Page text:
'inquisitorial' revise of the author-text relation - it points out the virulent post-traumatic syndrome affecting Romanian post-totalitarian critique, namely the avid search for 'defendants and traitors' hounded during the revisionist chase: 'We are revising ourselves, revising ourselves till the end of History...' (Simion, 2010: 2) Similarly, Andrei Grigor demystifies Virgil Podoaba's subversive approach on post-war Romanian 'surviving works' by revealing his 'ethical' axiology applied to judging the 'ideological dump' resulting in a preferential non-aesthetic revision of the 'literary culprits'. (Grigor, 2008) The inter-changeable identities, the displacement of the aesthetic relation humanness - History turning the torturer into the tortured are the main key-points of the 'east-ethic' distortion in which the political interplay de-forms the aesthetic function of the reading act, actually more interested in finding 'the guilt' than in analyzing valid fictional constructs now downplayed by the 'moralizing' praxis. In the context of the 'identity reconstruction' drive, the 'post-traumatic memory' displays double significance: it marks dichotomously either the anachronic overbidding of the 'culprit writer' myth or the selection of the 'aesthetically resistant' woks facing the 'inquisitory' assault. The conflict placing the 'canon' and the 'anticanon' on divergent analytical position within the contemporary Romanian critique, as Simona Antofi argues (Antofi, 2008: 12-15), calls for a 'normalizing' type of approach. In this context, Eugen Simion pleads for 'stirring up to tolerance', a personal formula appropriate to the post-totalitarian critique. By defining himself as 'nonpartisan' theoretician making use of aesthetic strategies in coping with the so-called 'collaborationist literature', the Romanian critic favours the non-ethical revisions of the works 'allowed by the Party', equally restoring the 'comprehensive and brave' critique of the 60s which has legitimized the 'authentic values' selected through the contemporary 'aesthetically correct' analysis. (Simion, 1992: 8-9) Unlike 'the revisionists' (Gh.Grigurcu, Al.George, Virgil Podoaba, Sami Damian, Monica Lovinescu etc) who virulently claim the inconsistency of all the nationalist-communist critique - due to its overwhelming ideological thesis -, Eugen Simion uses, in his analytical studies, critical strategies overtly detached from the old 'ideological terror' nowadays converted into east-ethical schemata. The need for objectively, non-ideologically re-reading literature of 1944-1990, becomes his main critical project, thus eluding the revisionist phenomenon baffling the post-totalitarian stage which gives irreversible verdicts resulting from the 'literary partisans' trial. The collective guilt-searching psychosis, hidden under the 'demystification' public mask, defines the 'east-ethic' practices claiming that 'during the communist age, there was a spiritual desert; the literary critics has forgotten its own mission. The true critic has never abandoned the fight; on the contrary, he has used his vocation and moral strength to lift Romanian literature up from its own tomb.' (Simion, 1992: 8-9). The differentiating approach on 'guilt' and the de-construction of the 'ideological blame' carried out by the 'mystified works' have allowed the 'aesthetic rehabilitation' of the novels written in the 60's through their implicit use of pro-European narrative formulas. Virulently rejecting the critical assertions according to which writers such as Marin Preda, G.Calinescu, C.Noica, Nichita Stanescu, Marin Sorescu, Petru Dumitriu or Vintila Horia (and the list of 'culprits' may be extended) are nothing but 'closed door' for the Romanian creative and integrationist drive, Eugen Simion points out that this type of 'negative ideography' is founded on an acute interstitial obsession of totalitarian extraction, dressed in a programmatic 'demolishing rhetoric'. In this view, the 'logic of demystification' overtly reveals its non-sense: 'Marin Preda is accused of not lovingNietzsche. This would be the mark of his spiritual closure. Can this be, I ask you, a fundamental intellectual argument? It is nothing but absurd.' (Simion, 1992: 8-9) Following the footsteps of Lovinescu, - his declared critical model - the Romanian critic rejects Monica Lovinescu's 'east-ethics' overstatements according to which 'the thesis of the aesthetic autonomy enhances cowardice and you contemporary acts and public behaviour /thinking are more important than those during Dej's and Ceausescu's regimes. It is a paradoxical situation that confuses me. On one hand, we reproach Arghezi, Sadoveanu, Calinescu, Camil Petrescu, Vianu, Preda for having chosen Academy instead of Prison; on the other, there is the manifestation of Christian mercy, the tolerance drive - your intensive active participation at mystifying the Romanian spirit and your thousands of encomiastic articles praising the communist torturers does not matter any longer; instead your polemic force is at stake now, if you properly combat the political opponents than you might be prized.' (Simion, 1992: 8-9) By eluding the dominant interpretative discourse (be it totalitarian or the post-December 'east-ethic' simulacrum), the 'autonomist' praxis embeds the quest for the aesthetic critical formula relevant to the integrationist pact. Thus, the Romanian culture can re-define its canon, which has been marked by the communist or neo-communist tendencies for a long time, but searching now for its valid identity representation of the national. Within the Europe-centred movement, this aesthetically-rooted phenomenon is similar to the conversion from the national to pos-national scenario Francesco Fistetti speaks about:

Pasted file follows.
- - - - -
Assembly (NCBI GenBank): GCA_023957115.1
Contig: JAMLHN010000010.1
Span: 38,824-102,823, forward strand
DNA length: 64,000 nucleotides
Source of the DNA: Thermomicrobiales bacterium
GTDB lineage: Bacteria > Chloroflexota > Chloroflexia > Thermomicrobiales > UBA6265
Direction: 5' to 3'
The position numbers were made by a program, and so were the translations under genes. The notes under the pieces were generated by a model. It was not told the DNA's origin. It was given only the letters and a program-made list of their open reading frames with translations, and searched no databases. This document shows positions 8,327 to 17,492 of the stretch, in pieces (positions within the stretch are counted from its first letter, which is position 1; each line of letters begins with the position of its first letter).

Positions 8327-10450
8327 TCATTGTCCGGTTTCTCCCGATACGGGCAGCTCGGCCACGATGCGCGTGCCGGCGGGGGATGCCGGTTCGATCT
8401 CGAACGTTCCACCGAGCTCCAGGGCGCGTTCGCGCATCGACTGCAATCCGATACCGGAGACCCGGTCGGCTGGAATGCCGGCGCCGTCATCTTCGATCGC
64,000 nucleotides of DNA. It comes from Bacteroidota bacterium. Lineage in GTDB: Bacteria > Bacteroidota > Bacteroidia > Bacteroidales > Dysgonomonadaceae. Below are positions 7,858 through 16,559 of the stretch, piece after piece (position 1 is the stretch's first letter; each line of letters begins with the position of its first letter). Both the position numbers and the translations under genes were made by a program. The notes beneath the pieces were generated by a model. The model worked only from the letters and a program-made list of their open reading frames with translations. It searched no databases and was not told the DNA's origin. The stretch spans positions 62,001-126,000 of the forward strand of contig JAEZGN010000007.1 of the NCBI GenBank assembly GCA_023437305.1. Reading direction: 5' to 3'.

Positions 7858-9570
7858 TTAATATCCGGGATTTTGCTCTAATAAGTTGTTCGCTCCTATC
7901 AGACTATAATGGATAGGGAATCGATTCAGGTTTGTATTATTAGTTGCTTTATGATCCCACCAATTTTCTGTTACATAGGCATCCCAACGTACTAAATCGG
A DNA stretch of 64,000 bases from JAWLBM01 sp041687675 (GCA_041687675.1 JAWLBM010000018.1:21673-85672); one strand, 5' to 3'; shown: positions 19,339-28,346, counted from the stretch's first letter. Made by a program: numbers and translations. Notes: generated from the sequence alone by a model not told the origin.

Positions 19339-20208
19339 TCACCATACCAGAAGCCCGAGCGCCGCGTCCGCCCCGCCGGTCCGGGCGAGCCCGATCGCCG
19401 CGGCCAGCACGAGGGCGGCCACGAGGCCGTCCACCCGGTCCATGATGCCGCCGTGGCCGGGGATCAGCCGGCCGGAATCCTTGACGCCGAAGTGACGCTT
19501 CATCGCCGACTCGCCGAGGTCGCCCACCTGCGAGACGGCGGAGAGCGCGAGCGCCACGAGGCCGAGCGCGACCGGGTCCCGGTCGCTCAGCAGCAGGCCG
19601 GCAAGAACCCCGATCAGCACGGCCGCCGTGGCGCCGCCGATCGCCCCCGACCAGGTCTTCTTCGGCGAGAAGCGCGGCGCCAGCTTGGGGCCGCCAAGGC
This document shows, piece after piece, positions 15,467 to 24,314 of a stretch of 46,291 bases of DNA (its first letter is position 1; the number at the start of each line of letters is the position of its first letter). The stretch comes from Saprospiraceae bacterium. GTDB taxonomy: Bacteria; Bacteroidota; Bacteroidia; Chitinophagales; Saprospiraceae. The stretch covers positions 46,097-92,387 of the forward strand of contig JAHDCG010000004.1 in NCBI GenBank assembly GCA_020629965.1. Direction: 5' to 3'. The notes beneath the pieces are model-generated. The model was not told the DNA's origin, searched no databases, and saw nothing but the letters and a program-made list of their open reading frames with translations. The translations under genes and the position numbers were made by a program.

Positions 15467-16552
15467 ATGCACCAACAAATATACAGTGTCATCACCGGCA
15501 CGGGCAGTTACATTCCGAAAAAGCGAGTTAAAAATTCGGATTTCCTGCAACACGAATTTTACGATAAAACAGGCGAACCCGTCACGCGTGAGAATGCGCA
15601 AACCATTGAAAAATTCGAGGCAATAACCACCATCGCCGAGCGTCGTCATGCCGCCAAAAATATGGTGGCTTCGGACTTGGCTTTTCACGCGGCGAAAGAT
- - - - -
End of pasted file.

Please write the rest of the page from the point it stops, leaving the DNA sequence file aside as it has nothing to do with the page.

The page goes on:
in his view, the 'great absence' of the unique over-ruling structures is counter-balanced by the occurrence of multiple identities in the cultural melting pot of Otherness (Fistetti, 2009), enhancing cultural difference and multicultural education. The 'speechless cultures' subjected in the past to the imperialist or totalitarian regimes, now voice their right to representation, over passing their marginal / peripheral syndrome. The cultural metissage and the hybridization mechanisms re-define the collective self through the revival of identity canonical literatures freed from any kind of ideological /political dominance. In Stuart Hall's terms, the cultural mixture occurring within the European space displays two major shifts in contemporary thinking: the cultural 'de-territorialization' of Periphery and its 're- territorialization' under the sign of cultural tolerance. It is a complex process of 'cultural recognition' within which the de-construction of the 'Ego homogène, équilibré, stable et complet' is followed by the programmatic revival of 'Soi, fragmenté, incomplet, composé de soi multiple set d'identités contextuelles, bref comme quelque chose qui a une histoire, quelque chose de construit, toujours en train de se faire.' (Cf. Fistetti, 2009)